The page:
To continue the Forster Country Walk, enter the Churchyard and follow the path leaving the Church on your left.  You will pass on your left, a celtic cross marking the grave of Charles Poston, Elizabeth’s father. Just before the large memorial to Barclay family memorial, turn left to the exit from the churchyard with two important features just before the kissing gate leading into Forster Country.

   

     The Only Connect sculpture is the only monument in the world to E.M. Forster. It is a commemoration of the 1994 decision by the Secretary of State for the Environment to alter the Green Belt boundary to protect the Forster Country within it. “Only Connect” is the subtitle of E.M. Forster’s Howards End and the theme running through the whole of the novel. The Sculptor was Angela Godfrey, BA, ARBS.

 

       The sculpture was commissioned and erected by The Friends of the Forster Country, who were assisted with grants from Hertfordshire County Council and Stevenage Borough Council.

       Alongside it is a Braille Plaque mounted on the same Derbyshire stone. The text describes the Only Connect monument.   It was erected in 2005 as part of the 100th anniversary celebrations of Elizabeth Poston's birth.
 As you pass through the kissing gate, you enter Forster Country. Go down the footpath and at the lowest point turn right. PointC. As you go along this path you can see, on your right, the conical roof of the cemetery office, the recent extension of the cemetery, the various buildings of Rooks Nest Farm and then Rooks Nest House. Follow the path round to the left.

 

At the top of the slope, pointD, there is a choice. If you want the longer walk, in a loop near Graveley turn right. If you are ready to return, continue on a short way alongside the field until the path goes through the hedge. (There are also unofficial routes going through the hedge earlier but all routes converge near a pylon) Now ignore the next few paragraphs about the loop until the paragraph starting “the Return”.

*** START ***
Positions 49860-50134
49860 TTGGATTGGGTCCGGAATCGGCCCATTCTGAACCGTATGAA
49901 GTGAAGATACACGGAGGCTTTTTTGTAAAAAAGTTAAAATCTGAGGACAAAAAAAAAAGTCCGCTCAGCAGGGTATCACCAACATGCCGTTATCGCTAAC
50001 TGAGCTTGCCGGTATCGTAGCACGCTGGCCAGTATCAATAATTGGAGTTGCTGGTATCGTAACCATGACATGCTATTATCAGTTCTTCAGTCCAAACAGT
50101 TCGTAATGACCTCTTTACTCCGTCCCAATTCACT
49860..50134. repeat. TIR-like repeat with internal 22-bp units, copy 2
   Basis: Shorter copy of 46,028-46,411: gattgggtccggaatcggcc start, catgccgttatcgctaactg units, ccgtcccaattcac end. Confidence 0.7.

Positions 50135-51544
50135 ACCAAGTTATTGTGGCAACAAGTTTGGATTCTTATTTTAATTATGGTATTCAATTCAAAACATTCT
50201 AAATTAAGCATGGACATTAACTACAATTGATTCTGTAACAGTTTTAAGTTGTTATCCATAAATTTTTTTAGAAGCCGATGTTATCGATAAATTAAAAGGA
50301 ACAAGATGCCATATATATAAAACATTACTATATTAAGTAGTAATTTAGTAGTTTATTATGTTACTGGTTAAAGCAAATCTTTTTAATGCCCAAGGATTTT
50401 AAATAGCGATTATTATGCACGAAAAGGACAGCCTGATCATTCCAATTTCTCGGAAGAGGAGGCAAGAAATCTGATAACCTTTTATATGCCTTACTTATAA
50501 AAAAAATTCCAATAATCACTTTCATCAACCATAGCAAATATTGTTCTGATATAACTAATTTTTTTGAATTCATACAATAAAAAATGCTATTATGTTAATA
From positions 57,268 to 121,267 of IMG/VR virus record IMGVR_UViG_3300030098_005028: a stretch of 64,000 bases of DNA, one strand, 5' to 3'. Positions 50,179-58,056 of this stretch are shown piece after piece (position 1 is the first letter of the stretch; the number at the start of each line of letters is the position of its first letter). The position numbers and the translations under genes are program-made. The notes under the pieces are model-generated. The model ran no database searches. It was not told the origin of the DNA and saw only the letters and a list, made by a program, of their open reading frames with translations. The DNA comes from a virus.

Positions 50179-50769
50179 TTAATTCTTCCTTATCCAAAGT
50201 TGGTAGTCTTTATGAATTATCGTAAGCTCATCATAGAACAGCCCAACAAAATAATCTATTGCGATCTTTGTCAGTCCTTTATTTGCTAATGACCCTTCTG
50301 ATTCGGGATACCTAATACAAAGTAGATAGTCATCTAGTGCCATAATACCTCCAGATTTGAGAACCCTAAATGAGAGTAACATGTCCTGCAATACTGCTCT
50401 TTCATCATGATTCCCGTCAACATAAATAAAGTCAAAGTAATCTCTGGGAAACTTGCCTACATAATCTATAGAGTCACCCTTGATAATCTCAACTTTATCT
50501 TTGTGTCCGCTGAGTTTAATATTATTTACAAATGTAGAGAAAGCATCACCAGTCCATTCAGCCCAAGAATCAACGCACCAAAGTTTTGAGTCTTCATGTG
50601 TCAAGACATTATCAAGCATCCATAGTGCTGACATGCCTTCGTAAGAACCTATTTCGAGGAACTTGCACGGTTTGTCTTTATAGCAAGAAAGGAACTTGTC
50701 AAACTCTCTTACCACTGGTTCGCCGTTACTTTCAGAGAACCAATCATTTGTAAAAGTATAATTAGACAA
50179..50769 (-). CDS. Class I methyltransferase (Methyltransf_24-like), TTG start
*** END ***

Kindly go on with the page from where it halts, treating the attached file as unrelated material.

Rooks Nest House is usually best seen as you walk under the power lines (depending on crops). These power lines go to the large transformer station just beyond Little Wymondley. Apart from their main function, they are useful as a navigation aid when walking in the countryside! Forster referred to the pylons, all too visible from the house, as “naked ladies”.

 

Go through the gap in the hedge to a T-junction of footpaths. The escarpment on the horizon is the eastern end of the Chilterns. You can also see Hitchin, thehigh point with trees being the top of Benslow Lane hiding the station beyond. You will be returning to this point but for now, continue on with a wood on your right to a road and a lodge for Chesfield Park. PointF. This park was in Victoria Glendinning’s mind when she wrote Electricity. Turn left down the road which is not particularly busy but keep eyes and ears open for cars. You pass an old chalk pit and Ledgeside plantation on your right as you reach a dry valley.

 

(If you want the village of Graveley with a church, two pubs and a fine duck-pond bordered by picturesque cottages, continue down this road but note the route you need for the return.)

 

After a sharp bend and the first few houses, at pointG take a path to the left for 200 yards to pointH, then another left back to the T-junction where you go right to the where you left the main route. Turn right for a few yards down the field edge until the path goes through the hedge at pointE. 

 

The Return With the hedge behind you, head towards the modern houses. Just before them at pointD there is another choice.

 

The quickest return route is rather dull and only marked by discs. To use it go straight on into the cul-de-sac of houses, then left following a road, then a footpath alleyway to Rectory Lane, PointX. Turn right for a few yards and then cross to use another footpath leading to the open space used as playing fields. The path goes under Martins Way to take you back to the start.

 

A more attractive route is to turn left which will take you back to the Church to return the way you came. On your way down, just before the lowest point, there is an open space to the right. If you divert from the path into this space, you will see an information board welcoming people entering Forster Country here from Chancellors Road.

 

Another possibility is to use Rectory Lane from the church down to the footpath turning left by a house called The Driftway, past playing fields and under Martins Way.